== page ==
The funds were awarded as part of the American Recovery and Reinvestment Act by the National Center for Research Resources in support of the Maine INBRE, for which the MDIBL is the lead institution. INBRE (IDeA Network for Biomedical Research Excellence) is a federally funded network that links MDIBL and The Jackson Laboratory with eleven Maine colleges and universities. Its goal is to strengthen Maine’s capacity to conduct biomedical research by supporting junior faculty and research training for Maine undergraduates.
Dr. Patricia Hand, administrative director of MDIBL and principal investigator for INBRE, says that “this grant represents a big step for the state of Maine. It means our scientists and students will no longer be isolated by distance or bandwidth. The effects of this stimulus grant will be felt long after the new equipment is installed and the sequencing project is concluded.”
A portion of the stimulus grant will purchase the optical equipment that allows fiber optic cable to move the large quantities of data involved in bioinformatics – the collection and analysis of complex biological data such as genetic codes. The cable will be laid or “pulled” by a commercial company, with INBRE leasing some of the many strands of optical cable. That means that improved cyberinfrastructure will be available to facilitate internet connectivity for other users in northern and coastal Maine as well.
Jeff Letourneau, Acting Executive Director of Networkmaine for the University of Maine System, says these federally-funded research leases are critical to commercial providers of fiber optic capacity. He likens the leases’ role to that of an anchor store in a mall, increasing the likelihood of a successful return on the developer’s capital investment. Letourneau also notes that the fiber paths themselves are being funded, in part, by an EPSCoR grant from the National Science Foundation. He notes, “It takes all these pieces of funding to try to complete the puzzle of creating a high speed fiber optic network throughout Maine. The challenge in Maine is just too big for any one grant or any one entity to solve.”
Installation of the cyberinfrastructure improvements will occur in two phases over two years. Phase one involves installing specialized networking equipment called Dense Wave Division Multiplexing along the coastal route between Portland and Ellsworth. The following year, during phase two, equipment will be installed on the northern route between Bangor and Presque Isle. Improvements in this northern route will also position Maine to develop a link to the Canadian research and education network.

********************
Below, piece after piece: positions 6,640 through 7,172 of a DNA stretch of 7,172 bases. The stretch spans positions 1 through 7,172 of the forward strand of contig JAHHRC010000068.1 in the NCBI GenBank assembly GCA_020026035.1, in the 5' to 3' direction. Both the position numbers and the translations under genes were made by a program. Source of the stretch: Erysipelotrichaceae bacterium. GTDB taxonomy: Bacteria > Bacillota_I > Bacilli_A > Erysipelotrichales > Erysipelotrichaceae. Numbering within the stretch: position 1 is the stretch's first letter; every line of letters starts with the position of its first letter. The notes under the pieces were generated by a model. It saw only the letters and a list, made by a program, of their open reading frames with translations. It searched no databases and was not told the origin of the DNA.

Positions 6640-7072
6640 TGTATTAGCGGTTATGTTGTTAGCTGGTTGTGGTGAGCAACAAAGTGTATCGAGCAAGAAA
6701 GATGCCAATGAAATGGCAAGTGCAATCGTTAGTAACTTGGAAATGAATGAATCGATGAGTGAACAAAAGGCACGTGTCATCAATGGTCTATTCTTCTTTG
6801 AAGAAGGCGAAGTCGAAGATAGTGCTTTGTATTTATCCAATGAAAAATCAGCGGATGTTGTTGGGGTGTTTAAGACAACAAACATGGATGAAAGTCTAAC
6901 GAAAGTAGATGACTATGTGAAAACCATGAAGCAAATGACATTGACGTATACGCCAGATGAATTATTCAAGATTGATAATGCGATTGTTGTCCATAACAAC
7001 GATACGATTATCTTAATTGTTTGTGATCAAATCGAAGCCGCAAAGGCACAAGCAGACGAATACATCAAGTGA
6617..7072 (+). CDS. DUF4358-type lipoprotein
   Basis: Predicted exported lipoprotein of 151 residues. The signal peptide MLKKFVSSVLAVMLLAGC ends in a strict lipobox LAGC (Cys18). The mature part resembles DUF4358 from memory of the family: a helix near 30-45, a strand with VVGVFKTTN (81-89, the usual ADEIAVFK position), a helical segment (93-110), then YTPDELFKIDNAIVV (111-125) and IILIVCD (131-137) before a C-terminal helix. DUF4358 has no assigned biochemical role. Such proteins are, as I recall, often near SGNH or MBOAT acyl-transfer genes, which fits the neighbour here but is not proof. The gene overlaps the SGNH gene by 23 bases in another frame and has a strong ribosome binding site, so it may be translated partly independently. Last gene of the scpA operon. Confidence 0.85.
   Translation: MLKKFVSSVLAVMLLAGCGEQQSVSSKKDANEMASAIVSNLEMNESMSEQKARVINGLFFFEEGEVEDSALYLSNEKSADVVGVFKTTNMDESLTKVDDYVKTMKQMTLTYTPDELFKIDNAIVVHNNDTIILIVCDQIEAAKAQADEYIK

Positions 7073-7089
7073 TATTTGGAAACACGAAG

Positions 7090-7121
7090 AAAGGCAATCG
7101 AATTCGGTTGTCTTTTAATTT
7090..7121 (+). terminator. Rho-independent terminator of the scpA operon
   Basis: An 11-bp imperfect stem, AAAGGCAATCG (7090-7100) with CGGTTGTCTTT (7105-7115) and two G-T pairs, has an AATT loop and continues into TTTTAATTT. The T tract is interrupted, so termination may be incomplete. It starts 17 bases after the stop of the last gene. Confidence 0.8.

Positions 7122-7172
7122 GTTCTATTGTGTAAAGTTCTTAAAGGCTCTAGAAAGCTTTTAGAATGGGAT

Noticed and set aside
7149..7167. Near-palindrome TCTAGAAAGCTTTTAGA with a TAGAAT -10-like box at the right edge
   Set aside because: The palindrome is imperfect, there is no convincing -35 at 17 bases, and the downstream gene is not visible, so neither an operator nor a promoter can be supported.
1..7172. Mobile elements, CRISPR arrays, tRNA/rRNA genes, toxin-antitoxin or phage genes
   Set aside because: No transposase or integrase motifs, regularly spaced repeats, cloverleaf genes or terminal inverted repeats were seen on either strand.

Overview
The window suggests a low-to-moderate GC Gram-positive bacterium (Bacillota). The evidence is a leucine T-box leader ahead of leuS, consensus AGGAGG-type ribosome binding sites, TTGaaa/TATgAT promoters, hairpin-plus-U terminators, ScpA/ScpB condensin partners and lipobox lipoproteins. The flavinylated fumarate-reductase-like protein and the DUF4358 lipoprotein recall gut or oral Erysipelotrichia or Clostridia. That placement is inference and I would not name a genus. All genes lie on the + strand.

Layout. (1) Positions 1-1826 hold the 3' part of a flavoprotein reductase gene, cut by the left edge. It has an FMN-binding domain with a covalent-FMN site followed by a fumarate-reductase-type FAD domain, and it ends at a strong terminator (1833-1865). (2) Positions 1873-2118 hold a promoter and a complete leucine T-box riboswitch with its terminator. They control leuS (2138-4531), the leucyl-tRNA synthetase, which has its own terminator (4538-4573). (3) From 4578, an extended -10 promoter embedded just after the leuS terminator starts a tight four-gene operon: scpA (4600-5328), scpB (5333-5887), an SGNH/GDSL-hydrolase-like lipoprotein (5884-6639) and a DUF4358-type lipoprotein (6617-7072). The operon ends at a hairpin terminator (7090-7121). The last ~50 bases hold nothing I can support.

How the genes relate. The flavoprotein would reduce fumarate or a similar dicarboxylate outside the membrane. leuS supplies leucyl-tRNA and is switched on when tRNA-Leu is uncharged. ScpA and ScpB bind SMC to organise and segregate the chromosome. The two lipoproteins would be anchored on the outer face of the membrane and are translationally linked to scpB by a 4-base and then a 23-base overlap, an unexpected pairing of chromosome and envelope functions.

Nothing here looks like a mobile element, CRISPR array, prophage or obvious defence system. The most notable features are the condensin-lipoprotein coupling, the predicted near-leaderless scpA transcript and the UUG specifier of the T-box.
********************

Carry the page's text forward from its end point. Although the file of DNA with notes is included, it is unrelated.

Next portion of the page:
These additional routes will provide seamless regional access in the Northeastern U.S. to large sets of scientific data and to increased computational capabilities. They will therefore also require substantial data storage capacity. A portion of the grant will fund increased storage capacity at MDIBL to support database, imaging, and microscopy resources available to institutions across Maine. A biostatistician will also be hired at MDIBL to provide additional statistical expertise to help scientists and students analyze these large data sets.
To demonstrate the collaborations and complex research that these improvements make possible, the stimulus grant is supporting a genome sequencing project for the Little Skate. Scientists and students in three small or rural states will be involved in the project. The genetic material will be prepared at MDIBL and sent for sequencing to the University of Delaware Sequencing and Genotyping Center. Bioinformatics specialists at the Vermont Genetics Network and MDIBL will assemble the sequences, and University of Delaware and MDIBL scientists will then coordinate the sequence annotation (discerning the identity and function of genes). A new training program in genomics will allow Maine students and junior investigators to get hands-on experience in bioinformatics and participate in community genome annotation alongside senior scientists and database curators.